Food delivery platform Baedal Minjok, also known as Baemin, has partnered with electric scooter company Kickgoing to increase the number of deliverers.
Kickgoing operator Olulo announced on April 16 that it will partner with Baemin to offer a 30 percent discount on e-scooter fees for Baemin Connectors. Baemin Connectors are part-time Baemin employees who can be delivered at time slots of your choice.
This is not the first partnership between joint mobility services and food delivery platforms. Kickgoing in January gave employees at Coupang Eats, Coupang’s grocery delivery service, the same 30 percent discount. Coupang Eats has also teamed up with Beam, another e-scooter sharing service, and provided 500 delivery drivers with 20,000 kickgoing points. The bike-sharing app Elecle has also released an exclusive payment plan for Coupang Eats delivery staff that offers a discount of 40 to 70 percent.
The grocery delivery market is booming and grocery delivery services are competing for more delivery drivers.
Food deliveries have increased rapidly since last year as food deliveries have increased due to strict social distancing measures from the pandemic. In February, delivery order transactions totaled 1.8 trillion won ($ 1.7 billion), up 64 percent from the same period last year.
The increased demand for grocery deliveries resulted in increased demand for delivery workers. According to the Fair Trade Commission (FTC), there were 120,000 delivery staff as of August last year, but food suppliers are expected to face greater shortages of delivery staff than last year.
Previously, a grocery delivery worker was assigned multiple orders – usually five at a time – and all of them delivered at once. This recently changed as Coupang Eats only assigns one order per driver, allowing for faster deliveries.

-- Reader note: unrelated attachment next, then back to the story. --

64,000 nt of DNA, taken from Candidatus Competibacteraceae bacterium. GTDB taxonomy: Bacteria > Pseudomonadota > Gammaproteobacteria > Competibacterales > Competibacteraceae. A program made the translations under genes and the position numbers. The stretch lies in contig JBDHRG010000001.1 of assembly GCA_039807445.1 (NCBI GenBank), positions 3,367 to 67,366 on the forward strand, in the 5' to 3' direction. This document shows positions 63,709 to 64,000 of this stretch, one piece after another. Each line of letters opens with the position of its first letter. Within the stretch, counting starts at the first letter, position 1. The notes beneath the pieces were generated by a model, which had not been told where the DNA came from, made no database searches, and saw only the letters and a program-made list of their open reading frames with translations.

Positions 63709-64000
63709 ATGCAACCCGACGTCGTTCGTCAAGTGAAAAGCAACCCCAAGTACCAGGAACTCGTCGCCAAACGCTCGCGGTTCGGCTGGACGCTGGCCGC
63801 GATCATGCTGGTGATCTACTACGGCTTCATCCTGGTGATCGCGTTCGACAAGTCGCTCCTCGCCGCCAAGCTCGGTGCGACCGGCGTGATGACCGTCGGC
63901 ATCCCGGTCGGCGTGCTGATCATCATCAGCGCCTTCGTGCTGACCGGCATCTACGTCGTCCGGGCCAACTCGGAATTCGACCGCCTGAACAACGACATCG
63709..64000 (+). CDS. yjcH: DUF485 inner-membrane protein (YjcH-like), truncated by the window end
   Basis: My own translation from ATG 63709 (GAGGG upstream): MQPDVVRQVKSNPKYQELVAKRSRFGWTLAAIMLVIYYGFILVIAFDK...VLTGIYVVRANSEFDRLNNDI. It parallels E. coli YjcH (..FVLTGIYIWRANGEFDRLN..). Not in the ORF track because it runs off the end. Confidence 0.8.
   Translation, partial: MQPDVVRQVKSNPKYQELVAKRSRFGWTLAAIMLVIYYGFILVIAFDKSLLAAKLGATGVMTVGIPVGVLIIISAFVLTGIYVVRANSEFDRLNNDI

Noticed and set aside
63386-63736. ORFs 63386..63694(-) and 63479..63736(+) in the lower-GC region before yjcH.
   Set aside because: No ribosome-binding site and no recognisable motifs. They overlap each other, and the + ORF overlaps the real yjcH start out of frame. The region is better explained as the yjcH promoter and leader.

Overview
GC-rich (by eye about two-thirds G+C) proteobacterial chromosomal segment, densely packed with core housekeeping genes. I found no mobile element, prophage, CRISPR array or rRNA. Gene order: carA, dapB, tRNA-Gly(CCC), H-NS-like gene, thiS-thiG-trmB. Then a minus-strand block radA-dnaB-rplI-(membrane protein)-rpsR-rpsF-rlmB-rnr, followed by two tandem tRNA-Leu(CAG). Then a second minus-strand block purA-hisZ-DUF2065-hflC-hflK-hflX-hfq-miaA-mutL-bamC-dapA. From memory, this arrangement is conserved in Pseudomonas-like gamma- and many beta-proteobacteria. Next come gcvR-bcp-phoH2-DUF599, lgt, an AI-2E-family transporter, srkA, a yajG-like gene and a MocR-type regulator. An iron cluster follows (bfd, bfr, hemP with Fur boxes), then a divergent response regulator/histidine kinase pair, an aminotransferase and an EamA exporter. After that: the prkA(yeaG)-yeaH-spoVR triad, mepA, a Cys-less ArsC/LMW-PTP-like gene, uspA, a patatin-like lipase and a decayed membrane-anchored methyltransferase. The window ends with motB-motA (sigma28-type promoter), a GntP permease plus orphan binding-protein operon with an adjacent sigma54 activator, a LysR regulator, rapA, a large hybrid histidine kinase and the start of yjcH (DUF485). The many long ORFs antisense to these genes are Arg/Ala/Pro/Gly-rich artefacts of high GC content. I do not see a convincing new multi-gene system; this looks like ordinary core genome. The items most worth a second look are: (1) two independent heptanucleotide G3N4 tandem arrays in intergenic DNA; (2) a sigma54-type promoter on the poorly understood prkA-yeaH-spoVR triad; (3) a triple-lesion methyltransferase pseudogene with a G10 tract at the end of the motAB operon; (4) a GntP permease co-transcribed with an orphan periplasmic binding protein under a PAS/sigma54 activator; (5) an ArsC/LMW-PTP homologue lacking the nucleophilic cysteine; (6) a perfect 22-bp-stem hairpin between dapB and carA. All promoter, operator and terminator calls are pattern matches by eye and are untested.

With Coupang Eats now known as the fastest delivery app, other food delivery platforms are also making efforts to cut their delivery times.
In June, Baemin will launch Baemin One, a faster delivery service that restricts drivers from delivering one order at a time. WeMakePrice’s grocery delivery service WeMakePrice O is currently preparing similar services.
More delivery drivers are critical to one delivery per driver system, so grocery delivery services are targeting part-time workers. With part-time workers free to work in time slots of their choice, an increasing number of Koreans are viewing grocery delivery as a short and simple sideline. There have been 50,000 Baemin connectors as of December last year, of which 10,000 are actively working today, according to Baemin.
Grocery delivery apps like Coupang Eats and Baemin are trying to recruit even more part-time workers with e-scooter benefits.
Part-time delivery drivers, unlike full-time drivers who can rent motorcycles from delivery platforms, have to pay for their own transport. For them, discounts on e-scooters are an additional benefit that helps them to lower their operating costs.
The two-wheeled vehicles also allow part-time workers who deliver on foot to receive more delivery orders. Pedestrian deliveries are limited to food deliveries within a one kilometer radius. However, if they use e-scooters, they can take delivery orders from a radius of two kilometers.
According to the Seoul city government, there were 36,740 e-scooters in Seoul last August. As sharing mobility companies are aggressively increasing the number of e-scooters, there are an estimated 50,000 scooters in the country today. Businesses are looking for ways to increase their user base, and the large number of delivery drivers is an opportunity to achieve it.
Although food delivery apps welcome partnerships with electric scooter sharing services, safety is an issue.
According to the National Police Authority, the number of e-scooter accidents last year was 897, a dramatic increase compared to 2017 (117). The two-wheeled vehicles are allowed to ride on cycle paths, which is dangerous for both drivers and pedestrians, as around 80 percent of Korea’s sidewalks are next to cycle paths.
“Speed is important in the delivery of food, and the increase in part-time drivers in the delivery of food could increase the risk of accidents,” said Lee Ho-geun, professor in the Department of Automotive Engineering at Daeduk University. “Companies need to develop protective measures.”
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